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Deepwater: Reports of its demise greatly exaggerated, but is service sector bearing the cost?

By Mike Killalea, Editor/Publisher

Reports of the demise of deepwater have been greatly exaggerated, contended executives speaking on a panel on 7 March at CERAWeek by IHS Markit in Houston. Costs have plummeted like lead balloons since the oil price collapse, largely at the expense of the service sector but also through innovations, panelists said.

“I believe that the low-cost investment cycle for deepwater is here,” said Roger Jenkins, President & CEO of Murphy Oil Corp. Mr Jenkins added that deepwater is now competitive with shale and that the deepwater low-cost cycle will last for at least two years.

However, noted Jurgen Brandes, CEO Process Industries & Drives Division, Siemens, “Is this sustainable changes or just pushing (costs) onto the suppliers?”

Mr Jenkins pointed to several trends in the new deepwater economy. First, there is less competition in the deepwater space because numerous E&P companies have exited. Second, long-term contracts for deepwater and ultra-deepwater rigs are expiring, ensuring a large fleet of rigs at fire-sale prices. In fact, he said, rates for ultra-deepwater rigs — the creme de la creme offshore — are at the “bottom of the cycle.”

Other services and facilities, including construction, are likewise much more affordable than three years ago. Similar to deepwater rigs, 20 FPSOs are coming off contract by year-end, Mr Jenkins noted.

To maintain competitiveness, he added, deepwater drilling contractors are decreasing OPEX. Crew complements, for instance, are down 19% compared with 2015. Further, Mr Jenkins said that drilling time and costs have been slashed 36% since 2013.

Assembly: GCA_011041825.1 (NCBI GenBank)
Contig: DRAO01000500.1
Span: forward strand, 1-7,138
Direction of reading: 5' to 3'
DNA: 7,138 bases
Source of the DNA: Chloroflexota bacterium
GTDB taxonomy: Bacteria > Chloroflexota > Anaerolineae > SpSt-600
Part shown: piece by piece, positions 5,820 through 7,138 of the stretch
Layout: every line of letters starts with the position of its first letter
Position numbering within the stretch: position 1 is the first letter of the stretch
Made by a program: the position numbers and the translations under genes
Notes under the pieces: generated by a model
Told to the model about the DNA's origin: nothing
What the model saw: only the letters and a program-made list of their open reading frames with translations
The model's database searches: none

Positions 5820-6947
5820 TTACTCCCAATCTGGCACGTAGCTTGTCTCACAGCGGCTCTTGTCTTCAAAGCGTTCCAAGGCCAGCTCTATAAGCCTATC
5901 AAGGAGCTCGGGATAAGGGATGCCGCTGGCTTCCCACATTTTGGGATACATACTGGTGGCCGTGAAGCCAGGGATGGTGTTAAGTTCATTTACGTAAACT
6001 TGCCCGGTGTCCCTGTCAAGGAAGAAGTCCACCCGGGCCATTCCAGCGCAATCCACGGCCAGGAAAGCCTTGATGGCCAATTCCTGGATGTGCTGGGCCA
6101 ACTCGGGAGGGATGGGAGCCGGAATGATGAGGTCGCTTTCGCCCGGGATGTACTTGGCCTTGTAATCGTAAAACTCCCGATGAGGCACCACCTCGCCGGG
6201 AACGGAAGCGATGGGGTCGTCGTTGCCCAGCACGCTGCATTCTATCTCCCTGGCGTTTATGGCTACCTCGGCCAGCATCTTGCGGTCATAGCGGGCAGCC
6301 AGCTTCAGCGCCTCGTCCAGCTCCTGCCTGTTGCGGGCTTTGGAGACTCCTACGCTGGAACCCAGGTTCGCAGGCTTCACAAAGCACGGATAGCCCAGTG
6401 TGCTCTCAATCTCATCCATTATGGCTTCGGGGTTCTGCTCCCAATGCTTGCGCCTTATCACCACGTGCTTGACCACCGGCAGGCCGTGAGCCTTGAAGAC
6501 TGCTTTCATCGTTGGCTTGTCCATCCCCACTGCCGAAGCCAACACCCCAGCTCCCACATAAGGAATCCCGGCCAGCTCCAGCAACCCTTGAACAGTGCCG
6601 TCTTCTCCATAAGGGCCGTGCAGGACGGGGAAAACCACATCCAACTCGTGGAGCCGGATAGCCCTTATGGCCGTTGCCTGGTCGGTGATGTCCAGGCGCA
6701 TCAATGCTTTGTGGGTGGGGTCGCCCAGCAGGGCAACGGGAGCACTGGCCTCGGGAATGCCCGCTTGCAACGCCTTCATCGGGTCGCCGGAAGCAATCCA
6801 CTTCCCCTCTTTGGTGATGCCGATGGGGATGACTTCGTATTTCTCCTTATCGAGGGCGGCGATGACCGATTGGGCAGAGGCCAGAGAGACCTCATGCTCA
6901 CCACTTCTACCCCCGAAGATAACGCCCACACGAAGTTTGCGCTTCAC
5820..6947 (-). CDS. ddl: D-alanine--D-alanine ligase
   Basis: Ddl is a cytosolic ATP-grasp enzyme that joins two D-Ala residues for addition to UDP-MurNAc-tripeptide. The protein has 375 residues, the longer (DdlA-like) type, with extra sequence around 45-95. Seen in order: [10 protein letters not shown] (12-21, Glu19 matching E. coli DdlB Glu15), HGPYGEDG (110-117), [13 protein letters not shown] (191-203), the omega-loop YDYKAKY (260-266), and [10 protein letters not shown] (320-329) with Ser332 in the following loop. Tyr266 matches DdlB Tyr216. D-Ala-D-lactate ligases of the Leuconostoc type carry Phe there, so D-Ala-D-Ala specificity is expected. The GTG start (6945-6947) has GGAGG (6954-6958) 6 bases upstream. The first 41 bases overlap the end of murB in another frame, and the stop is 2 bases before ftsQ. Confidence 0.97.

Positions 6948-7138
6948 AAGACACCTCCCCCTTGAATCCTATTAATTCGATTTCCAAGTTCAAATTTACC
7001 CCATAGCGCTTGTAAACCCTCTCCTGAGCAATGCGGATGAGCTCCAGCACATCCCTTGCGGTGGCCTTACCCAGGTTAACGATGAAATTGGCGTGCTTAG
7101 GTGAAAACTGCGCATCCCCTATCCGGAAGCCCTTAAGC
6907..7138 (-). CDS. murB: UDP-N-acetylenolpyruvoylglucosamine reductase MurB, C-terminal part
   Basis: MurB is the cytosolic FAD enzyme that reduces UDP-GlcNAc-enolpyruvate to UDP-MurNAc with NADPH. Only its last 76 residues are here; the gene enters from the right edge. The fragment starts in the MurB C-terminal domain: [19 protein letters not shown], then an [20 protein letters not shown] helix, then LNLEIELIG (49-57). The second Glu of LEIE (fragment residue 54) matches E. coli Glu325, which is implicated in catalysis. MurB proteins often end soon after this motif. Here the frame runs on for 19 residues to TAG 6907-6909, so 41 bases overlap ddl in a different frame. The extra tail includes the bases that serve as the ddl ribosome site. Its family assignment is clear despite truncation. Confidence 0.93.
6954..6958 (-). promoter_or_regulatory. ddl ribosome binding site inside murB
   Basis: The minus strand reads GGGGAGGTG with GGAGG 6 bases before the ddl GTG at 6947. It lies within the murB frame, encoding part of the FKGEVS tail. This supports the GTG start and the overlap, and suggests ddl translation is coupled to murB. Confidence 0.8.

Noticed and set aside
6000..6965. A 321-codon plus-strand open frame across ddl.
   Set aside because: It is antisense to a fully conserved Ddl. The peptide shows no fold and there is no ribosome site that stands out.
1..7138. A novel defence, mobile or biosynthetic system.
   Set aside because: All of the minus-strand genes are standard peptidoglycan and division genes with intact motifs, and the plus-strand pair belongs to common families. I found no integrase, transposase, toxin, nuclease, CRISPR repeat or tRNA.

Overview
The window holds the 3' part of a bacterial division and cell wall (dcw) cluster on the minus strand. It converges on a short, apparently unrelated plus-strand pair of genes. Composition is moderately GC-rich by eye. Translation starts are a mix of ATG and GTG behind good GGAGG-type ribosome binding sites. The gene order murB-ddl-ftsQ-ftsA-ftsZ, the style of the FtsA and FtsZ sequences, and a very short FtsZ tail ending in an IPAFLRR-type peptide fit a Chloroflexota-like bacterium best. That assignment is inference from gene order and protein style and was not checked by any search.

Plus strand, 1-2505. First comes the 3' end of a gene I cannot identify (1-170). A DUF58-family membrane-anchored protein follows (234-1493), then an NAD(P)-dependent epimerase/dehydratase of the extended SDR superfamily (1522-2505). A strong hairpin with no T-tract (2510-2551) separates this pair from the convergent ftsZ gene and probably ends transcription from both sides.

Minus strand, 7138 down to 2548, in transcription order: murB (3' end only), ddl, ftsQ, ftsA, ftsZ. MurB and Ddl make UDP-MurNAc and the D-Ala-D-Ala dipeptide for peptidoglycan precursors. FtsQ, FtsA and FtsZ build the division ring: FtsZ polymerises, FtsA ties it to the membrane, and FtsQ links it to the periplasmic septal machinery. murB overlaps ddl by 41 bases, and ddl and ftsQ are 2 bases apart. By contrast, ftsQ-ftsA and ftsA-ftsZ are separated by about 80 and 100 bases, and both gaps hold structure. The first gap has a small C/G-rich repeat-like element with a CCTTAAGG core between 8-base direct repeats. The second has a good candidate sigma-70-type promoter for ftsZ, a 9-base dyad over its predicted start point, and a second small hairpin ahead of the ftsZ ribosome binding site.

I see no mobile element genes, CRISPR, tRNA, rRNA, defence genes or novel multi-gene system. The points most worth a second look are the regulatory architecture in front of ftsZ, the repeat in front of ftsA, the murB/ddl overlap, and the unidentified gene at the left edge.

Mr Jenkins cited figures noting that deepwater can be profitable even at $60 oil, compared with $90, using a Murphy Gulf of Mexico tieback project as an example. Those are no typos —Murphy CEO’s numbers revealed a 27% internal rate of return (IRR) for $60 oil, versus 26% IRR at $90. The primary driver here, according to presented data, was an 18% decline in CAPEX, from $830 million for the $90 case to $680 million at $60.

In another example, Mr Jenkins took on shale, stating that the net present value for an offshore deepwater project was $3.46/bbl, versus $1.57/bbl for a major shale development.

Not that shale is unattractive. Far from it. Murphy is active in that space, as is Statoil, which, according to Carri Lockhart, Senior Vice President US Offshore, Development and Production USA, is also the world’s largest deepwater operator.

“We like onshore,” she said. “We like the flexibility it offers.”

She said that Statoil is nonetheless committed to offshore and plans to drill some 30 exploration wells globally this year. The challenge, Ms Lockhart said, is to ensure that today’s cost savings become sustainable.

“The real achievement,” she said, “will be to sustain improvements when markets recover.”

“Proving the break even is a journey,” she said. Like Murphy, Statoil is finding its cost savings where it can and working to implant them into company culture. In 2013, she said, the Norwegian operator’s break even was $70 oil. Today, it’s less than $30.

She noted that Statoil has adopted a firm stance on controlling service costs and insisting on a non-negotiable $50 break-even. “Statoil has added great value by saying ‘no,’ ” Ms Lockhart said.

In this industry, wild pendulum swings are the natural order of things. It’s a deja-vu cycle of cycles repeated consistently, as if torn from the movie “Groundhog Day.”

The trick is to stop the pendant in the center and hold it in place. So far, no one has figured out how.

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